Bill Ferris grew up on a farm in Mississippi, a state that ranked near the bottom in terms of education and income, but at the top culturally. The voices of Southerners come through in stories and music, and when Bill left home, he took those worlds with him. As a professor, as the founding director of the Center for the Study of Southern Culture, as chair of the National Endowment for the Humanities, he shared his love of Southern culture far and wide. One colleague considers him “the gateway drug to the study of the South.”
For more than half a century, Bill has collected, recorded, documented and photographed Southern folklore. Though his people back home were skeptical that interviewing blues singers and convicts would lead to a job, he has been able to do what he loves and get paid for it.
During his career, he has written or edited 10 books and made 15 documentaries. He co-edited the Encyclopedia of Southern Culture, which was nominated for a Pulitzer Prize. He received the Charles Frankel Prize in Humanities, and was honored by the Blues Hall of Fame. In 2019, his boxed set of music and stories, Voices of Mississippi: Artists and Musicians Documented by William Ferris, won Grammys for Best Historical Album and Best Album Notes.
After an undergraduate degree from Davidson and graduate study in folklore at Northwestern and the University of Pennsylvania, Bill returned to Mississippi to teach English at Jackson State. Yale lured him away to teach American and Afro-American studies, and while there he founded the Center for Southern Folklore in Mississippi. But the South still had a hold on him, and eventually he returned, this time to the University of Mississippi at Oxford, where he established the Center for the Study of Southern Culture.
In 1997, President Bill Clinton appointed him chair of the National Endowment for the Humanities. Possessing a gift for getting people to listen to his ideas and come along, he traded his T-shirts for business suits and set out to enlighten members of Congress to the importance of the humanities.
When the political administration changed in 2001, UNC’s Chancellor James Moeser sensed an opportunity for Carolina. Bill needed no persuasion to accept UNC’s offer to join the faculty as the Joel R. Williamson Eminent Professor of history, adjunct professor in the curriculum in folklore and the senior associate director of the Center for the Study of the American South.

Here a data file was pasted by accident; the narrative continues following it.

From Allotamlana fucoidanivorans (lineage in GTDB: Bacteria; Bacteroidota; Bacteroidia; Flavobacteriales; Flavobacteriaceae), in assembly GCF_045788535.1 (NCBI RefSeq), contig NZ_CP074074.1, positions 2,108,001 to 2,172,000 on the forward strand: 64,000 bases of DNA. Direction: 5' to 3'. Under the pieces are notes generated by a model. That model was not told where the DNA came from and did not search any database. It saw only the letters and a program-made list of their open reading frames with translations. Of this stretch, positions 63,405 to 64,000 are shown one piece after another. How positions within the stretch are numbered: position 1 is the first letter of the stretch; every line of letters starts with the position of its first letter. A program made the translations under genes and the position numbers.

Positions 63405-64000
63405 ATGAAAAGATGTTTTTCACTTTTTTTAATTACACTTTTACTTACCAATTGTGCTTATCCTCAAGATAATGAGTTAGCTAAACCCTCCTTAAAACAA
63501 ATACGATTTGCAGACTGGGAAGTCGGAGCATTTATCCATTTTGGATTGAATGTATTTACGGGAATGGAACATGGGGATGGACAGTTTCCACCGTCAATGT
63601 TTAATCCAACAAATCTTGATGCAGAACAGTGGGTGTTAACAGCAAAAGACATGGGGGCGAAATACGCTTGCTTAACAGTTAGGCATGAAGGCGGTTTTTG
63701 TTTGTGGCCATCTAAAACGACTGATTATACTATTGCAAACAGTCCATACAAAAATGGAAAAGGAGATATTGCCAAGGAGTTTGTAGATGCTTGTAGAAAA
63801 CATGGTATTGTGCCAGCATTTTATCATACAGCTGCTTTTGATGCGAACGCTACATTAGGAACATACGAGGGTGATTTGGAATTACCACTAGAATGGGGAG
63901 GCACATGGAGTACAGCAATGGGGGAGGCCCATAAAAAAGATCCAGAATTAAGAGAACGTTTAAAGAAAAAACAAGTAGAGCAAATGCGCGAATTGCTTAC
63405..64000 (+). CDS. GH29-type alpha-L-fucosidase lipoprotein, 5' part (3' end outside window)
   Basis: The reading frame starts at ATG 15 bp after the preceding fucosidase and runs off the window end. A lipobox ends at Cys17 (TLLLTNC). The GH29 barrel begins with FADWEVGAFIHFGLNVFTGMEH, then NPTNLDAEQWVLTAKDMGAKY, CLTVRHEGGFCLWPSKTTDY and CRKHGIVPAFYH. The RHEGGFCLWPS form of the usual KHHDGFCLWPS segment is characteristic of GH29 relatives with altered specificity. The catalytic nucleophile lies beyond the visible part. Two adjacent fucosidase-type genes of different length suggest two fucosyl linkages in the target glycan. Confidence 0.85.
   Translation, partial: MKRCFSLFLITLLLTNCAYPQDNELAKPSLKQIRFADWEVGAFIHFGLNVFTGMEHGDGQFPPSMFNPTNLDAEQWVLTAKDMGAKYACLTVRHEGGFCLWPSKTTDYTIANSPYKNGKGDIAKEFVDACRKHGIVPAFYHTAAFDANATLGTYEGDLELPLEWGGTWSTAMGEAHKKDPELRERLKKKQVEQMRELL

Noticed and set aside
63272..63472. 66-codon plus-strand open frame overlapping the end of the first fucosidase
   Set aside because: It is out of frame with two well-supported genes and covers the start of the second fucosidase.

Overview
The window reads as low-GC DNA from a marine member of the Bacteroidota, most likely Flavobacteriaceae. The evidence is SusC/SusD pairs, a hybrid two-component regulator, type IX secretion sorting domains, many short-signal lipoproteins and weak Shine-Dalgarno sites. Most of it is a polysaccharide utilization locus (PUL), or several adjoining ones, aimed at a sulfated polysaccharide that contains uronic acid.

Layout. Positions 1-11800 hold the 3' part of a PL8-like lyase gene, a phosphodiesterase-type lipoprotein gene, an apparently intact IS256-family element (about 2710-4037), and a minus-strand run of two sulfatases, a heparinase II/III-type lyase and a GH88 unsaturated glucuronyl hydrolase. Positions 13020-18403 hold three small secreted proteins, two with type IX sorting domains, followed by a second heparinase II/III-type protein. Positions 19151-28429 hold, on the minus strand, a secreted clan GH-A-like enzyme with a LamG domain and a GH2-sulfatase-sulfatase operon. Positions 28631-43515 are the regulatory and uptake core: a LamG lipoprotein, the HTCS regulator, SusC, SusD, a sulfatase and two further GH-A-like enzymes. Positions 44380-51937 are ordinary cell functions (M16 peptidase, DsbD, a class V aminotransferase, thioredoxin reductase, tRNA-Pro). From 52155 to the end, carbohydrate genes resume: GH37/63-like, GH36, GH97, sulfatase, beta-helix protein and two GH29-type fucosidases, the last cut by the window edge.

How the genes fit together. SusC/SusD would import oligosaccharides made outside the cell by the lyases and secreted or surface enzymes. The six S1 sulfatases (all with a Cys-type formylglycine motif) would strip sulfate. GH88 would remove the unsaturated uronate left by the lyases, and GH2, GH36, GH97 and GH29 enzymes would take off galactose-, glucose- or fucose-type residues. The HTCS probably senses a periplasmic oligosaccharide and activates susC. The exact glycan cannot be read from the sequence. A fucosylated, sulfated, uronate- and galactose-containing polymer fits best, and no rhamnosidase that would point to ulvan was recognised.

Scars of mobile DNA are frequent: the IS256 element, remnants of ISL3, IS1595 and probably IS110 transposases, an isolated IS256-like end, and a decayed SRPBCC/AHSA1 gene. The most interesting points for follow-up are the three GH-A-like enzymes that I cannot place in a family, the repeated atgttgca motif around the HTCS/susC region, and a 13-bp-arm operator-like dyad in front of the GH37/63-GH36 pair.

Academia became an extended family for Bill. He lives through his students, many of whom have gone on to great success as folklorists themselves. Bill helps clear a path to success. “He knows everyone between him and the moon,” one former student said, and he’s generous with sharing his network.
Bill creates space for students to talk and strategize when they hit the inevitable challenges of scholarship, career and life. Like a good coach, he offers praise even as he’s pushing others toward their full potential. UNC strives to foster diversity and support students of color; Bill lives those values. He finds the “on” switch in people so they can see the complexity of a region in a new way and recognize that where they came from is magical, even if they’re trying to get away from it.
In 2018, Bill retired with emeritus status. He has turned his collection of writings, recordings and photographs over to UNC’s repositories to organize, a task his mother referred to as “cleaning out the Agean stables.” The library approached the work with zeal and has made much of the material available on a website.
The very concept of folklore inhabits the long game. Bill encourages hiring young people in the field because knowledge, like folklore, must be passed from one generation to the next. In retirement, he’s still encouraging people, making connections and collecting stories. He’s compiling some of his black-and-white photos into a book, and he’s working on his memoir.
As one colleague said, with his brilliance, creativity, tenacity and resilience, Bill’s “a lean hound for a long chase.”
The Faculty Service Award is presented by the GAA Board of Directors.